Osaka-based Mitsubishi Tanabe Pharma reported on June 20 that it has submitted a New Drug Application (NDA) to the U.S. Food and Drug Administration, seeking marketing approval of its drug edaravone to treat people with ALS (amyotrophic lateral sclerosis).
The Japanese pharmaceutical company’s NDA submission marks one of its first steps in establishing a presence in the United States that includes a U.S. marketing arm and collaborations with partners.
Edaravone is a free radical scavenger that is thought to work by relieving the effects of oxidative stress, which may be a factor in the onset and progression of ALS. (Oxidative stress is an imbalance between the production of free radicals and the ability of the body to counteract or detoxify their harmful effects with antioxidants.) The oxidative stress pathway has been suspected to play a role in the death of motor neurons in people with ALS, so targeting this pathway could potentially preserve motor neuron death.
Approval for edaravone in the U.S. would draw on clinical data from Japan, where results from a phase 3 clinical trial to test the drug in ALS patients showed improvements in the ALS-FRS-R (ALS Functional Rating Score-Revised), a scale that enables physicians to evaluate an ALS patient’s degree of functional impairment.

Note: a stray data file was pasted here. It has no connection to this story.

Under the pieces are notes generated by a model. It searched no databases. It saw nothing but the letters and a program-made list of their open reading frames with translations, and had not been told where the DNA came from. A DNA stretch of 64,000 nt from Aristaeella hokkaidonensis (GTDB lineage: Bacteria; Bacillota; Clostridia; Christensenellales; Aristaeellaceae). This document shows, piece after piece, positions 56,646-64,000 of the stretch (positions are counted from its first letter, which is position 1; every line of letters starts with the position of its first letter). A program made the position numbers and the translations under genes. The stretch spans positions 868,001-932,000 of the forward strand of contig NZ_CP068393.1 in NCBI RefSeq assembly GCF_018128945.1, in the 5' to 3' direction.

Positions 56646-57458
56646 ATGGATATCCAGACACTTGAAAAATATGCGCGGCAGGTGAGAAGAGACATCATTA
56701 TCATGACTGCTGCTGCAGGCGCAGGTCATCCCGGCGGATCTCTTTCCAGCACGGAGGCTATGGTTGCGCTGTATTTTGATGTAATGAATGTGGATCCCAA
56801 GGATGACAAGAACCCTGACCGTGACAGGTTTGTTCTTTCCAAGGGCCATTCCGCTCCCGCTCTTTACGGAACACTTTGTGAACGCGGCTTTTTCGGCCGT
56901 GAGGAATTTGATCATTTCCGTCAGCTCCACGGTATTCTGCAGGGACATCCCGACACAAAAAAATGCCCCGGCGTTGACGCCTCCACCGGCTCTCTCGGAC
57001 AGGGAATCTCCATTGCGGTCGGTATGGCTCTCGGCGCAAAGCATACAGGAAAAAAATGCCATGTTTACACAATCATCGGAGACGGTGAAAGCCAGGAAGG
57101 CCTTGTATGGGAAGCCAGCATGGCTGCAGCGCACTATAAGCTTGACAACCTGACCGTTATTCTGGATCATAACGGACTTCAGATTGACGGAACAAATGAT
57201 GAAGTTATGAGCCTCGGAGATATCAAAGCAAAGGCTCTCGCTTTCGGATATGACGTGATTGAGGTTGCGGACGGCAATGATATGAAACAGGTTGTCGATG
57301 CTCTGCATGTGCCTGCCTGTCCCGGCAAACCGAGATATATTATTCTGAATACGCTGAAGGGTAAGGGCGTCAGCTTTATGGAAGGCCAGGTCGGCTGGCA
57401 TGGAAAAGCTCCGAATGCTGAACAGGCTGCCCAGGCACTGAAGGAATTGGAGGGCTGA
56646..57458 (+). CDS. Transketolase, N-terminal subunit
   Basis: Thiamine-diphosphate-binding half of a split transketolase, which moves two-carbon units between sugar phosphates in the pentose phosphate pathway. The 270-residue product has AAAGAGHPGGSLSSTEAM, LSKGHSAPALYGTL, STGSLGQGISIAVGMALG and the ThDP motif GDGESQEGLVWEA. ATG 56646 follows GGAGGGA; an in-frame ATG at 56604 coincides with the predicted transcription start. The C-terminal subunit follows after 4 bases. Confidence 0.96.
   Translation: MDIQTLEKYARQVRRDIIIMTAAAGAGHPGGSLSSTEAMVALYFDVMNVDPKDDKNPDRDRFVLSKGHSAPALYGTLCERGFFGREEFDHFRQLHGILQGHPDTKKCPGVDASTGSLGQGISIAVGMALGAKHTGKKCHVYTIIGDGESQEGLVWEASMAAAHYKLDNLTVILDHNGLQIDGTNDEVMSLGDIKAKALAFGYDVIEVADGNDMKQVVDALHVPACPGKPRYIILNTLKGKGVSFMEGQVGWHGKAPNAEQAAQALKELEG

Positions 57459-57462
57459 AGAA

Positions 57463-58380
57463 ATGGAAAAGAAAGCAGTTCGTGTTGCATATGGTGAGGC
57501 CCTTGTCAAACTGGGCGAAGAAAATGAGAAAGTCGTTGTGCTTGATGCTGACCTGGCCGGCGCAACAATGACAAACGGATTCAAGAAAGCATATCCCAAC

In 2015, edaravone was approved, under the brand name Radicut, as an ALS treatment in Japan and South Korea. It is not approved for any use in the U.S. at this time.
Although MDA hasn’t supported the development of edaravone, it has supported research investigating the role of oxidative stress in ALS and other neuromuscular disorders as well as therapeutic approaches to combat the damage caused by free radicals.